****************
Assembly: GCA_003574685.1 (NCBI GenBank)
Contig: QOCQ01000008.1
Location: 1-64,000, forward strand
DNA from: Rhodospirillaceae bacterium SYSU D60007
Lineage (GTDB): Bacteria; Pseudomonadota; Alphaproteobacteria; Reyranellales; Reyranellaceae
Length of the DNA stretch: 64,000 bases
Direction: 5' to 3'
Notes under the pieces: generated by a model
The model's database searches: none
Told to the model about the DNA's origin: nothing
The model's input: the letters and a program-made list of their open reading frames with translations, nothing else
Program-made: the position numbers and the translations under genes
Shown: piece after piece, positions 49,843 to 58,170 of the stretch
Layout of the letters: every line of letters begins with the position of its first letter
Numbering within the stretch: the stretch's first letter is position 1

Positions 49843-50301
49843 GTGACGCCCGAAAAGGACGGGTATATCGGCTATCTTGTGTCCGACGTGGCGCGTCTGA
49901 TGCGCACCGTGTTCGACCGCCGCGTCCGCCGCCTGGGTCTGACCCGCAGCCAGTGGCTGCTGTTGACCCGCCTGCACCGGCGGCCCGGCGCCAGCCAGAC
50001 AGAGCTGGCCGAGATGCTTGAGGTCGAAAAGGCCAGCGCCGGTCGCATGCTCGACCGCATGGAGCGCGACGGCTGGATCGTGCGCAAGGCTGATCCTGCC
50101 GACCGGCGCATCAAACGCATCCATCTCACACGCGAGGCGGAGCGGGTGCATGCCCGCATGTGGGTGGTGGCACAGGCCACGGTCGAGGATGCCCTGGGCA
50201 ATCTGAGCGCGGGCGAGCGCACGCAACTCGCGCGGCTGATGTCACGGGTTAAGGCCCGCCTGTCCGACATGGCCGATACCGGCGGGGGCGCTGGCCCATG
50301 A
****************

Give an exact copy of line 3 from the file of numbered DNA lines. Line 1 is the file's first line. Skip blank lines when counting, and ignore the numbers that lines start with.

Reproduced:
Location: 1-64,000, forward strand